Did Hitler have clear foreign policy aims, yet no plan on how to achieve them?
Adolf Hitler did indeed have clearly defined foreign policy aims, many of which written down in the infamous “Mein Kampf”. Adolf Hitler seized power in 1933 immediately focused on his foreign policy goals achieving them swiftly and continued to succeed during the Second World War a war, which he began to be able to achieve the goals set forth in his ideological extremism, goals, which he had planned to achieve.
Most of the Nazi dictator’s foreign policy aims were set forth long before he came to power in his book “Mein Kampf”. The most important of which follow: “Lebensraum”, Revision of Versailles, “Anschluss” with Austria and the unification of all German people, yet without starting a war on two fronts. Immediately after coming into power, Hitler began with his first aim – The revision of the harsh and harmful treaty of Versailles, which had angered the German nation since World War One. Germany left the League of Nations and began with rearmament by increasing its navy, army and training its air force with assistance from Russia under the clauses of the Rapallo Treaty of 1922. In order to achieve his goals, Hitler needed a huge and well-equipped army, which he succeeded in creating in under five years. He violated the Versailles treaty by remilitarizing the Rhineland and reoccupying the Ruhr area, a resource rich region with developed industry needed to increase the production of military goods for a potential war.
Hitler & His Symbol
Anschluss & Lebensraum
In 1938 Hitler began to achieve his planned goal of unifying all German-speaking people. After being involved with Austrian internal affairs and hindering and Italian defense of Austrian sovereignty, Hitler combined Austria into Germany, known as “Anschluss”. After this further violation of the Treaty of Versailles, the allies began to respond and Neville Chamberlain, the British prime minister coined the term “Appeasement”. In order to satisfy Hitler’s needs the allies would offer Hitler Sudetenland an area of Czechoslovakia with a predominantly German population. After deliberations, Hitler accepted and signed an informal agreement with chamberlain that Nazi Germany and Britain would never fight a war. Soon afterwards, however, Hitler annexed another area of Czechoslovakia, known as Bohemia-Moravia ending the policy of appeasement.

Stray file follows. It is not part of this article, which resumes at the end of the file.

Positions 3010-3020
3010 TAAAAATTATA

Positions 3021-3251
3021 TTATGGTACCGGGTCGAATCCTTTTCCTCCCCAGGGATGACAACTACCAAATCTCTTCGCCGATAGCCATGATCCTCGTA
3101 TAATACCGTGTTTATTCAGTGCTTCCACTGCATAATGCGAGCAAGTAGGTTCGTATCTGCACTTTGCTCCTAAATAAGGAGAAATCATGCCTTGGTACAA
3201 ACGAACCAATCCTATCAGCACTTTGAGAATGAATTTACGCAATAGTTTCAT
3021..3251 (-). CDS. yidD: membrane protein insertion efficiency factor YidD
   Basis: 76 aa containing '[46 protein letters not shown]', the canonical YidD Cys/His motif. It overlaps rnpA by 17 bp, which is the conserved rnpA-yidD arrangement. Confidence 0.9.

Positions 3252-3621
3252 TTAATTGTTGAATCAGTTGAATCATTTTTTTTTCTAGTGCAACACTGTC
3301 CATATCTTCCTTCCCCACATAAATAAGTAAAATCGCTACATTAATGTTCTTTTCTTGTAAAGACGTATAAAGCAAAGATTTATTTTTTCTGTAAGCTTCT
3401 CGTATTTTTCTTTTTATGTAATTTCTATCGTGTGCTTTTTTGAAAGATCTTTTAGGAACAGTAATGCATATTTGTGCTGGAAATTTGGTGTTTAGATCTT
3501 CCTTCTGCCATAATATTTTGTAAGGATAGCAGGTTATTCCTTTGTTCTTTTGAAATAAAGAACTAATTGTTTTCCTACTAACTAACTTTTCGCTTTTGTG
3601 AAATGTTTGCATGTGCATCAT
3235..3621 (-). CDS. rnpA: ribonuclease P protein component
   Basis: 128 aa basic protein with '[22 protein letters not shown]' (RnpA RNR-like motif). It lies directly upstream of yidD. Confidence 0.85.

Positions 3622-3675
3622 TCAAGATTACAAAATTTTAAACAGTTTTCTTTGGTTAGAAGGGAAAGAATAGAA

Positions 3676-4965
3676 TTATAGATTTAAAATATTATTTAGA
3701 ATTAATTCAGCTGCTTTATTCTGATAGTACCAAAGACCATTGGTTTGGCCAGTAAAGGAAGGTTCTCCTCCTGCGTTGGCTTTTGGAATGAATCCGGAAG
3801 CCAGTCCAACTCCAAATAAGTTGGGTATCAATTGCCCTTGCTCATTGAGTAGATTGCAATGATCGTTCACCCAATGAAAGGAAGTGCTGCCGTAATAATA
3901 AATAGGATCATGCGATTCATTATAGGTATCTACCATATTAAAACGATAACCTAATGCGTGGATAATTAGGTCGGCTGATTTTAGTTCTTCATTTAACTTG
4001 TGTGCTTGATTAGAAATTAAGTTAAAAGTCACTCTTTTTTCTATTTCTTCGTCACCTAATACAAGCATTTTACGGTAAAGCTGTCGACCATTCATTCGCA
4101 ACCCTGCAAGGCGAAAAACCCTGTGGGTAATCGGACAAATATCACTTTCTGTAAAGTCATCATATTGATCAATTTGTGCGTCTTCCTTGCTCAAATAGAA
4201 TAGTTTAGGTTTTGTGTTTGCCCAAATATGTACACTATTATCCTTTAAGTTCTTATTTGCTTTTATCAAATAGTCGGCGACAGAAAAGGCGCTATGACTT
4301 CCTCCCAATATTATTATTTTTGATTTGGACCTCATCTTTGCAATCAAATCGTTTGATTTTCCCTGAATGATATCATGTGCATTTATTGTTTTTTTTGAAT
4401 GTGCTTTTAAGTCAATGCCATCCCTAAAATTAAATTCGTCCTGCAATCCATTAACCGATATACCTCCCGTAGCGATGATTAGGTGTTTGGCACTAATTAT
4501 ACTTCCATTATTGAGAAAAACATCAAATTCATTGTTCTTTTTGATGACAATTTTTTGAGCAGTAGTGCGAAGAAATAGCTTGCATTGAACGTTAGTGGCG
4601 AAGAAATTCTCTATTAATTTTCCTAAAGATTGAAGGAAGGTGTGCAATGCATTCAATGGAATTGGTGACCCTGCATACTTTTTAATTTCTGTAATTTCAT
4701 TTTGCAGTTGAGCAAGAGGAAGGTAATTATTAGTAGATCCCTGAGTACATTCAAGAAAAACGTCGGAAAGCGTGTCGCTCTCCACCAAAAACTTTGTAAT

On the third of September, Hitler had invaded Poland to pursue his final foreign policy goal of “Lebensraum” – securing space for the expanding Germany population, by swiftly occupying Poland. Hitler had planned and achieved the expansion of Germany, without yet starting a war on two fronts.
Did Hitler have a plan to reach his foreign policy goals?
World War 2
Hitler now used the strategy of encirclement to occupy Holland and Belgium and attack France from the north. Due to blitzkrieg tactics, Hitler easily achieved another foreign policy goal of annihilating the old enemy France. He now turned eastwards to Russia in an attempt to further increase the area for Germans to live in and succeed with he idea of “Lebensraum”. Gain successful by planning to split up his forces to attack Moscow in the North, Stalingrad centrally and occupy the Caucasus oil fields in the south. Hitler achieved enormous expansion in but a couple of years. However the turning point in the war came as due to a combination of bad weather, low supplies and bad moral, Russian troops secured both Moscow and Stalingrad, stopping Hitler’s chain of successful events.
Operation Barbarossa - The invasion of Russia
Hitler had long planned to achieve the goals he had set forth in 1923 while writing “Mein Kampf” nearly ten years before coming to power. His ideological extremism gave him an excellent background to begin with and once in power, he could and did go through with his plans to revise Versailles, expand Germany and unify all German-speaking people.